So – while we think about this, I want to look briefly at one of the heroes of complexity thinking  – Donnella Meadows.  Dr Meadows wrote the seminal book, The Limits to Growth which is well worth a look if you have any interest at all in economics, But, here, I want to look at her list of twelve leverage points or Places to Intervene in a system.  These came from a paper published by the Sustainability Institute back in 1997, and, for me, they are absolutely crucial to what we’re doing.

Meadows was asked how best to intervene in a complex system to affect change. Given that we know the point of complex systems is that they’re non linear, and unpredictable, changing them is… non linear and unpredictable – and hard.  But we can at least nudge them. She came up with a list of twelve leverage points, which she ranked in order of efficacy from the least effective to the most:

12. Numbers: Constants and parameters such as subsidies, taxes, and standards
11. Buffers: The sizes of stabilizing stocks relative to their flows 10. Stock-and-Flow Structures: Physical systems and their nodes of intersection
9. Delays: The lengths of time relative to the rates of system changes
8. Balancing Feedback Loops: The strength of the feedbacks relative to the impacts they are trying to correct
7. Reinforcing Feedback Loops: The strength of the gain of driving loops
6. Information Flows: The structure of who does and does not have access to information
5. Rules: Incentives, punishments, constraints
4. Self-Organization: The power to add, change, or evolve system structure
3. Goals: The purpose or function of the system
2. Paradigms: The mindset out of which the system—its goals, structure, rules, delays, parameters—arises
1. Transcending Paradigms

Changing the Goals of a complex system

 

As we can see, the least effective lever of change is changing parameters- tweaking the numbers – the tax rate, the subsidies… this is what politicians do because it gives them headlines, not because it makes any serious difference to how equitable a society we live in.

As we go on up through the list, increasing the strength of negative feedback loops, changing the structure of information flows and changing the rules of the system until we reach the third to last level, which is the goals of the system.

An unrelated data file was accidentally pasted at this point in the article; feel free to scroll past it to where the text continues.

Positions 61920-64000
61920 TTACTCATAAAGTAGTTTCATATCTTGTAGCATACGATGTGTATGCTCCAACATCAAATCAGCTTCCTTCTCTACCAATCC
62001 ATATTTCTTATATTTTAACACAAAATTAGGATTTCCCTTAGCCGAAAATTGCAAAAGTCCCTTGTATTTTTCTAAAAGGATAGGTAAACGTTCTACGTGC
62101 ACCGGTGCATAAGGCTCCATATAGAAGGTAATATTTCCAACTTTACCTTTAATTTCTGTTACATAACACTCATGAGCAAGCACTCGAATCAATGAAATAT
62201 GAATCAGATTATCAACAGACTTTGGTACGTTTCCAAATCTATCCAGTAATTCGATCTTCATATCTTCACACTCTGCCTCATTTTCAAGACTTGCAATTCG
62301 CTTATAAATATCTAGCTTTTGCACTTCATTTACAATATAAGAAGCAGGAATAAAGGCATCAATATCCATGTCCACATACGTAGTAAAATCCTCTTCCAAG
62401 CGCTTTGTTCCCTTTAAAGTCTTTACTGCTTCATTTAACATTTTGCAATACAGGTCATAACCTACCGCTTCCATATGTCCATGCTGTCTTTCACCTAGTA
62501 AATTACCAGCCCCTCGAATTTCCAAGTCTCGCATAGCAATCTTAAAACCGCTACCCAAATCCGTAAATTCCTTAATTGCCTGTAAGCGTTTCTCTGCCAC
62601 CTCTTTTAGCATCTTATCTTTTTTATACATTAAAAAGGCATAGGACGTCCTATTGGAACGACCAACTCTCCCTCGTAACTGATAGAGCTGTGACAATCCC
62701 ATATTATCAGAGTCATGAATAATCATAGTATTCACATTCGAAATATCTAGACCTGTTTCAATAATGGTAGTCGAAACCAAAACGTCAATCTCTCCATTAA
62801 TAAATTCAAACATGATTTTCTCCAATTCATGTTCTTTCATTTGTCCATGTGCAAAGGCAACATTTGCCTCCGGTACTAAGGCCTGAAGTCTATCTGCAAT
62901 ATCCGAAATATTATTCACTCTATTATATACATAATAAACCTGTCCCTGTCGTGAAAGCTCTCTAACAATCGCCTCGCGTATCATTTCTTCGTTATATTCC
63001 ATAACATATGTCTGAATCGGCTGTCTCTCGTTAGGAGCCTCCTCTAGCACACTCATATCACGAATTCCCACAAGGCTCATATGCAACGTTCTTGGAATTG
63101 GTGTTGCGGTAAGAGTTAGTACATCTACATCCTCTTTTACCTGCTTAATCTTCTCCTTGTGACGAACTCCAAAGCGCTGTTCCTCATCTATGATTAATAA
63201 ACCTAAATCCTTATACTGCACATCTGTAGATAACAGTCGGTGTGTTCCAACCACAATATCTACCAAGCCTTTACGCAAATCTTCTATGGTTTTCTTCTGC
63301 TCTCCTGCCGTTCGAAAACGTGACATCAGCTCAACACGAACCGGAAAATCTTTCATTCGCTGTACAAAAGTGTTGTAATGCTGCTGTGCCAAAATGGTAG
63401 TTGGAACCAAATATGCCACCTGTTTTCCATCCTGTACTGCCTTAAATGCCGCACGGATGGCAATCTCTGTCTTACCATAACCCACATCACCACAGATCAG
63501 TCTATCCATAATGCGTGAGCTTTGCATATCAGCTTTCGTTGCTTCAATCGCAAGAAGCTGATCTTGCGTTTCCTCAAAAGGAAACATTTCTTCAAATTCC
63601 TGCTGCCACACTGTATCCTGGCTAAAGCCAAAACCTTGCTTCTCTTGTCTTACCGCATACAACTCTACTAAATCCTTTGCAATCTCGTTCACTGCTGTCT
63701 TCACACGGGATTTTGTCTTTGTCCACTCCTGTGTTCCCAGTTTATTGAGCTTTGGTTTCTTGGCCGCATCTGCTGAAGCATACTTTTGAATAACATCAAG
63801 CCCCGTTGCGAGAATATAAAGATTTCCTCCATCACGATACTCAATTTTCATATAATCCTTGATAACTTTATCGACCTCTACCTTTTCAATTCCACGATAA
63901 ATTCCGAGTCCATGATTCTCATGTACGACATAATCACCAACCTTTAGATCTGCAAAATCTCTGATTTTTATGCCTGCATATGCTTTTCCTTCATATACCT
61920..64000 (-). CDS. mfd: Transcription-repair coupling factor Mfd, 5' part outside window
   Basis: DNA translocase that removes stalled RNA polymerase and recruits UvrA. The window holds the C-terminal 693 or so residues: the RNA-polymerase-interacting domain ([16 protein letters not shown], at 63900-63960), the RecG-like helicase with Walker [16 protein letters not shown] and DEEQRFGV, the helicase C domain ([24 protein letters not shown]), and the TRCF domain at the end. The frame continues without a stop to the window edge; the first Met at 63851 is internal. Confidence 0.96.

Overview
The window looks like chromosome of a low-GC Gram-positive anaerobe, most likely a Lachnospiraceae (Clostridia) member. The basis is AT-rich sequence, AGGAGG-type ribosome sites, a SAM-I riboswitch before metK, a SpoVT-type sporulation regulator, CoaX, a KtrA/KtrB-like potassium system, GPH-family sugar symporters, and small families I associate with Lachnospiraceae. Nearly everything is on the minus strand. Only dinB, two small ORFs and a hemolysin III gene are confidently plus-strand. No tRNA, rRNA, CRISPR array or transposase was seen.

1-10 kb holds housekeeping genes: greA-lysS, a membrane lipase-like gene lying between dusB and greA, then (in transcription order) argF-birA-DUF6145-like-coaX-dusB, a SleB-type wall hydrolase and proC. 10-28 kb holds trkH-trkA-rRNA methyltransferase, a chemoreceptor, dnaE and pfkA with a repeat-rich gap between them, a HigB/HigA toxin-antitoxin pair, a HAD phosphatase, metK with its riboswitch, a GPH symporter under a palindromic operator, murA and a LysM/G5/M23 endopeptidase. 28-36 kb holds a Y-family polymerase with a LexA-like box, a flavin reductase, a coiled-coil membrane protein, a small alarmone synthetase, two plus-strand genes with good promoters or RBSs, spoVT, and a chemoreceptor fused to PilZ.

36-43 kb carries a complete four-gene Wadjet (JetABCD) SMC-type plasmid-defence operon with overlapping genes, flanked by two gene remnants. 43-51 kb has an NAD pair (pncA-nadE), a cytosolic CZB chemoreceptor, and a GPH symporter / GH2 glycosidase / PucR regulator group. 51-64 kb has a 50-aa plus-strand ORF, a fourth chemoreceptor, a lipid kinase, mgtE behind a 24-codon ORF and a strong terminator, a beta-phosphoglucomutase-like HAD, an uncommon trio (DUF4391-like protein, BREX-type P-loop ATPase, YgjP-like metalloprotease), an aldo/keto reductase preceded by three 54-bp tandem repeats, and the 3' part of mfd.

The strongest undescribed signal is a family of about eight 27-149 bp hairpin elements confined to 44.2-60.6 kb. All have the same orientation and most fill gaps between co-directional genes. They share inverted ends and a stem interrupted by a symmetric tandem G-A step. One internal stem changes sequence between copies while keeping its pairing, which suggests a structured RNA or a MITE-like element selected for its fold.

So if we could change the goal of our extractive economy from enriching a small number of people, to distributing equally, it would be a fairly big change. But it would still be an extractive economy.

To change this, we have to change the mindset or paradigm out of which the system arises – which is Meadows’ penultimate change.

If we could change our economic paradigm so that it was regenerative, not extractive, that would be huge.

Transcending all systems – an empty-handed leap

But there’s one more lever above this, though – and I didn’t understand this one at all when I was first introduced to this when I was doing the Masters in sustainable economics at Schumacher. Because the very top of list, the most effective lever of change – is – transcending all paradigms.

It took me to this summer when I spent most of the day driving a dying owl from Brecon to Evesham, and the shamanic work that arose from it, to understand the core of this. It’s where we reached the understanding of the final step in the Accidental Gods four-step dance towards conscious evolution, which is Letting Go. Or Making the empty handed leap into the void. And even when I understood this, it took me a while to make the link to Dana Meadows’ levers of change – to understand what a visionary she was, and to mourn again that I never went to listen to her when she was alive.

But still, we can honour her now, for her understanding.

Emergence from the complex system which is our world – changing the direction of travel 

Because this is where I think we need to go, because doing the same thing time after time and expecting a different result is the functional definition of insanity.
But – if we can get our heads around the nature of emergence from complex systems the fact that they spontaneously arise of out of chaos… Then we can stop expecting things to be the same.

And even if we don’t know where we’re heading – because phase shift takes us somewhere unimaginable, there are always aspect of the chaos that are ripe for the new emergent phase – the imaginal cells forming clumps in the chrysalis. We need to be those imaginal cells. We’re not the butterfly. We don’t know what the butterfly is going to look like, but we can be in the right place at the right time in enough numbers, for the butterfly to emerge.

So – we need to the work on ourselves so that we can move towards phase shift – And we need to transcend our paradigms – letting go of everything we believe to be true. And yes, I’ve said this before, but I’m hoping this podcast helps to put that into context.

We can become the levers of change. It just takes some mental and emotional flexibility – some resilience – on our part.